"In the year that King Uzziah died I saw the Lord sitting upon a throne, high and lifted up; and the train of his robe filled the temple. Above him stood the seraphim. Each had six wings: with two he covered his face, and with two he covered his feet, and with two he flew. And one called to another and said: "Holy, holy, holy is the LORD of hosts; the whole earth is full of his glory!" And the foundations of the thresholds shook at the voice of him who called, and the house was filled with smoke. And I said: "Woe is me! For I am lost; for I am a man of unclean lips, and I dwell in the midst of a people of unclean lips; for my eyes have seen the King, the LORD of hosts!" Then one of the seraphim flew to me, having in his hand a burning coal that he had taken with tongs from the altar. And he touched my mouth and said: "Behold, this has touched your lips; your guilt is taken away, and your sin atoned for." And I heard the voice of the Lord saying, "Whom shall I send, and who will go for us?" Then I said, "Here am I! Send me."” (Isaiah 6:1-8)
"Accordingly, until God reveals himself to us, we do not think that we are men, or rather, we think that we are gods; but when we have seen God, we then begin to feel and know what we are. Hence springs true humility, which consists in this, that a man makes no claims for himself, and depends wholly on God." - John Calvin
How easy is it to pronounce “Woe” to those who live wicked lives in rebellion to the Lord, and not consider our own deformity? Isaiah, prophet of God, spent five chapters prophesying two sets of triple “Woes” against Judah and Jerusalem (Isaiah 5:8-23). In Hebrew, repeating a word is tantamount to a superlative (ie. Holy of Holies), and using a word 3 times has special emphasis beyond the superlative. The woes of Judah can be contrasted by the “Holy, Holy, Holy” description of God given by the seraphim, a God whose majesty is such that even sinless angels must cover their faces.
When Isaiah experiences this awesome presence, the focus of his pronouncement of judgment changes to himself; “Woe is me!” Isaiah, being a lowly creature, keeps his eyes low, and thus can only describe the activity at the feet of God, the train of His robe. At this point, Isaiah cannot but confess his sin, because “... my eyes have seen the King, the LORD of hosts”. Thus I would think it fair to surmise that any “worship” service where confession of sin is not made either has no knowledge of God’s holiness, or just doesn’t take sin seriously.
“When you come to appear before me, who has required of you this trampling of my courts?...Wash yourselves; make yourselves clean; remove the evil of your deeds from before my eyes;” (Isaiah 1:12, 16)
The “confession” of sin need not be made to an earthly priest, but to the one and only High Priest. In many Reformed Churches, the corporate confession of sin is proceeded by the Reading of the Law, since it is by the law that we can clearly see our unworthiness. This confession may be silent meditation, or a reading of Scripture such as Psalm 51, or another corporate confession.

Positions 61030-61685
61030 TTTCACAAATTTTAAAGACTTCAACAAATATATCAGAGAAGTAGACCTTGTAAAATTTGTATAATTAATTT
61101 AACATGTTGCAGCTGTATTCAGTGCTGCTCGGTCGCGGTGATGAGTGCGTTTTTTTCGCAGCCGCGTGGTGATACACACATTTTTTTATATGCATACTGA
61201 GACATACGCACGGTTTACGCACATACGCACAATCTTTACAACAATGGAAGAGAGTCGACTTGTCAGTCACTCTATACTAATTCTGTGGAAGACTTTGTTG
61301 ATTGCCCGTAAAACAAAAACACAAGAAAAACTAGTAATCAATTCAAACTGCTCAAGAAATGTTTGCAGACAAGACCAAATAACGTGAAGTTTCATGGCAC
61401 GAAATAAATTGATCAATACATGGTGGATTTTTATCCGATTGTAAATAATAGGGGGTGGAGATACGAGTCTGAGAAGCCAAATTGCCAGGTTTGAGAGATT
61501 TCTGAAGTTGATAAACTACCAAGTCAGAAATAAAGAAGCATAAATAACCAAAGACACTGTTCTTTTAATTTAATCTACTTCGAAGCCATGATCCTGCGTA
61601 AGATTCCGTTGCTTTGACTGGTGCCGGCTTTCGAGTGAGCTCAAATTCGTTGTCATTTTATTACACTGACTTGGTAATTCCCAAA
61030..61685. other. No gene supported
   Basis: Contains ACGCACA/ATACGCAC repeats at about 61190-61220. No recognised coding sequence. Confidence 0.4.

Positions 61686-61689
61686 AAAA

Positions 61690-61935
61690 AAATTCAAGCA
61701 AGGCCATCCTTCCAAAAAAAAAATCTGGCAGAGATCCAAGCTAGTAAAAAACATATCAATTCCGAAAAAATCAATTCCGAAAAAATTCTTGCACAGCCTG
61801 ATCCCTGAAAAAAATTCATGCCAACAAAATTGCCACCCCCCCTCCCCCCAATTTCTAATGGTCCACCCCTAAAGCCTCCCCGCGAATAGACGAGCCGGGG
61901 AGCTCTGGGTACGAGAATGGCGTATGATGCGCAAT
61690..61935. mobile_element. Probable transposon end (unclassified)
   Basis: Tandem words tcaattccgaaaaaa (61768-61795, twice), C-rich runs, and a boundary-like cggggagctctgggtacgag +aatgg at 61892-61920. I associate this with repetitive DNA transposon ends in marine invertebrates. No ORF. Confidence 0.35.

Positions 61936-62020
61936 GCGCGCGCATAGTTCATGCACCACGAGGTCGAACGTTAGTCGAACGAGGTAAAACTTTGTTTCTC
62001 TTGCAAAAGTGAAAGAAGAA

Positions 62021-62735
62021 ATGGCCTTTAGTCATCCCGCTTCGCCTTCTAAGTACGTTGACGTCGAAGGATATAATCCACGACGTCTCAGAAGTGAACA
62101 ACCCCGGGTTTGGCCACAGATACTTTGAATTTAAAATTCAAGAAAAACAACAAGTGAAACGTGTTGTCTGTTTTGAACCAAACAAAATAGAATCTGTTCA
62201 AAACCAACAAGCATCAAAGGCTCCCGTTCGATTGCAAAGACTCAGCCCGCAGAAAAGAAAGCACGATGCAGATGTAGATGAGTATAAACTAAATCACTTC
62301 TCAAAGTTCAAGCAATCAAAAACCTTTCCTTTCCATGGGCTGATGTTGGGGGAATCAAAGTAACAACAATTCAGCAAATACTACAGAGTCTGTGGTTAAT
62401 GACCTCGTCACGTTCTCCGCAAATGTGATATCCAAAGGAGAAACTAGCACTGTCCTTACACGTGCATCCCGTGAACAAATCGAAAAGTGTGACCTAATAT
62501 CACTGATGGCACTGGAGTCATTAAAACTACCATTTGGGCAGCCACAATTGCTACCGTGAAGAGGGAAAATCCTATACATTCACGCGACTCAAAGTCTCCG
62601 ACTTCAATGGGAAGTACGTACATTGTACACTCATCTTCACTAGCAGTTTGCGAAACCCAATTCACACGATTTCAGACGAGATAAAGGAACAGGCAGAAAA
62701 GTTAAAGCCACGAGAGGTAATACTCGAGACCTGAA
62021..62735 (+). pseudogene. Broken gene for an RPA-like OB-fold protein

My every sense, member, faculty, affection is a snare to me,
I can scarcely open my eyes but I envy those above me, or despise those below.
I covet honour and riches of the mighty, and am proud and unmerciful to the rags of others;
If I behold beauty it is a bait to lust, or see deformity, it stirs up loathing and disdain;
How soon to slanders, vain jests, and wanton speeches creep into my heart!
Am I comely? What a fuel for pride!
Am I deformed? What an occasion for repining!
Am I gifted? I lust after applause!
Am I unlearned? How I despise what I have not!
Am I in authority? How prone to abuse my trust, make will my law, exclude others’ enjoyments, serve my own interests and policy!
Am I inferior? How much I grudge others’ pre-eminence!
Am I rich? How exalted I become!
Thou knowest that all these are snares by my corruptions, and that my greatest snare is myself.
I bewail that my apprehensions are dull, my thoughts mean, my affections stupid, my expressions low, my life unbeseeming;
Yet what canst thou expect of dust but levity, of corruption but defilement?
Keep me ever mindful of my natural state, but let me not forget my heavenly title, or the grace that can deal with every sin.
(Self-Deprecation from “The Valley of Vision”.)
While our sin is ever before us, all of this is a precursor to the good news, and assurance of pardon. Immediate after Isaiah confesses his sin, he receives absolution. “Your guilt is taken away, and your sin atoned for". As such, it is befitting to read a portion of the gospel that speaks wondrously of this assurance.
“Blessed is the one whose transgression is forgiven,
whose sin is covered.
Blessed is the man against whom the LORD counts no iniquity,
and in whose spirit there is no deceit.
For when I kept silent, my bones wasted away
through my groaning all day long.
For day and night your hand was heavy upon me;
my strength was dried up as by the heat of summer. Selah
I acknowledged my sin to you, and I did not cover my iniquity;
I said, "I will confess my transgressions to the LORD," and you forgave the iniquity of my sin. Selah” (Psalm 32:1-5)
As glorious as Isaiah’s vision was, we have even a more glorious revelation through Christ, who is “… the radiance of the glory of God and the exact imprint of his nature” (Hebrews 1:3). “If we confess our sins, he is faithful and just to forgive us our sins and to cleanse us from all unrighteousness.” (1 John 1:9). It is then that Isaiah may answer the call of God "Here am I", or literally "Behold Me". What a change, from "Woe is me" to "Behold me"!
"he has now reconciled in his body of flesh by his death, in order to present you holy and blameless and above reproach before him," (Colossians 1:22)
Recommended Reading: With Reverence and Awe: Returning to the Basics of Reformed Worship by Hart and Muether